Blackland Farm Managers Tour held for 52nd year
Published 1:27 pm Thursday, August 4, 2022
Fifty-two years ago, farmers in four adjoining counties – Hyde, Tyrrell, Washington and Beaufort – formed the Blackland Farm Managers Association which later organized an event to teach other local farmers about how to harvest crops on black soil. With the same care and attention they show their crops, farmers have grown the event that now teaches over 500 guests the best farming practices for black soil as discovered through research at North Carolina State University. This event became known as the Blackland Farm Managers Tour Program.
The program was hosted on Wednesday, Aug. 3 at Southland Farms in Pantego by the Blackland Farm Managers Association and the NC Cooperative Extension.
Farmers learned about how to profitably produce soybean and corn crops and production practices that impact yields as well as planting maturity groups. Also, they learned practices that prevent over fertilization. Lastly, they learned from Jolene Brown (CSP, CPAE) who shared information on succession planning of a farm from one generation to another
According to Andrea Gibbs, agricultural agent with the Hyde County NC Cooperative Extension, farmers make up one percent of the total American population. She added that many American families do not have a connection to agriculture. She believes events like the farm managers tour would help the public and politicians understand practices used by farmers to be stewards of their farms and the land around them.
“We need to do some educating the public just on what we do because they just don’t understand. So, that’s an issue,” Gibbs said. “You’ve got people making policies who don’t understand agriculture. You’ve got people scared of things they shouldn’t be scared of.”
Gibbs shared that today there are fewer farmers who own and harvest large pieces of land.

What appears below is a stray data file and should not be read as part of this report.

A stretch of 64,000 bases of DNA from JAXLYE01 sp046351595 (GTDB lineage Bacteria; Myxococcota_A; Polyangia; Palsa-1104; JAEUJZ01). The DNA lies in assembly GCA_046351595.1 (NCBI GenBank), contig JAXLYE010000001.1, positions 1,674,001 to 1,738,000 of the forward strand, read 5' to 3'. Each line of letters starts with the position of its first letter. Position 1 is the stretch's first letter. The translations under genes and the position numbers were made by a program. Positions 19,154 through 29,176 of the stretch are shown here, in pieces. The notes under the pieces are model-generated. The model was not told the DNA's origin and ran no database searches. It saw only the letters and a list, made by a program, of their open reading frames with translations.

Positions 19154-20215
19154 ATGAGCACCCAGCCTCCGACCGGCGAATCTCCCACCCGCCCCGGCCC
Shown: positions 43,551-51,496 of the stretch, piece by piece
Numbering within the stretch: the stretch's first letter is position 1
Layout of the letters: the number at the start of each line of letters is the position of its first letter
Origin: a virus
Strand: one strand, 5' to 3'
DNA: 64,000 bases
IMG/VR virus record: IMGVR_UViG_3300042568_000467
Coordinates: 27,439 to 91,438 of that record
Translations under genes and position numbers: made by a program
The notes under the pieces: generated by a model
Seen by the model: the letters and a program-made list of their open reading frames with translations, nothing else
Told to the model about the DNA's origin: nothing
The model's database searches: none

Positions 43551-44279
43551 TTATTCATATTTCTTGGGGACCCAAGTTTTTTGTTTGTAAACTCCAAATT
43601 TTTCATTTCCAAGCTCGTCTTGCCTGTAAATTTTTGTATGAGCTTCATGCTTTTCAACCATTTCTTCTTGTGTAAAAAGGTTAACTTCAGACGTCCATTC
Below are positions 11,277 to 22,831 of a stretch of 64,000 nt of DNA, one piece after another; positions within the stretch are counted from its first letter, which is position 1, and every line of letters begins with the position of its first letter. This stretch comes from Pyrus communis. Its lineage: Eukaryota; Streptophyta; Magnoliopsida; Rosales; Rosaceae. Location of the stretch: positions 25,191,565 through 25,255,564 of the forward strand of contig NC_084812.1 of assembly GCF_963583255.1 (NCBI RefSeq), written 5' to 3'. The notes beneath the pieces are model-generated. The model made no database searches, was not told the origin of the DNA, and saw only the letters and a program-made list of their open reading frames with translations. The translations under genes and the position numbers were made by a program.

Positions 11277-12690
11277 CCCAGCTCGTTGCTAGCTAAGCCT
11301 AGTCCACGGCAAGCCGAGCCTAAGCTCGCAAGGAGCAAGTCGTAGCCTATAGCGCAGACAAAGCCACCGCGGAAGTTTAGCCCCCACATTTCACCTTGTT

Rod Gurganus, county extension director at the Beaufort County Center, estimated there being about 90 farms currently in Beaufort County.
Troy Slager, of Southland Farms in Pantego, is president of the board of directors for the Blackland Farm Managers Association. He also works with his father-in-law and brother-in-law as well as his wife who handles financial and administrative responsibilities at Southland. The farm has two locations – one in Hyde County and the other in Beaufort County. They rotate three crops; corn, cotton and soybeans. They farm 2,000 acres in Hyde County and 2,500 acres in Pantego. The farm has been in operation for the last 40 years. In the early 2000’s the farm expanded to Pantego.
Slager said the Farm Manager’s Tour is a “good gathering” for people to enjoy. It’s almost like a reunion for many guests. “A lot of farmers don’t take a whole lot of time so it’s kind of like a day off,” he said, adding that many guests like to share ideas on more efficient practices.
The tour program was named in recognition of the black soil often found in eastern North Carolina. It turns black due to large organic matter in the surface soil and poor natural drainage. A cause of black soil can be surface ponding of water for most of the year, according to J. Paul Lilly with the Department of Soil Science at North Carolina State University.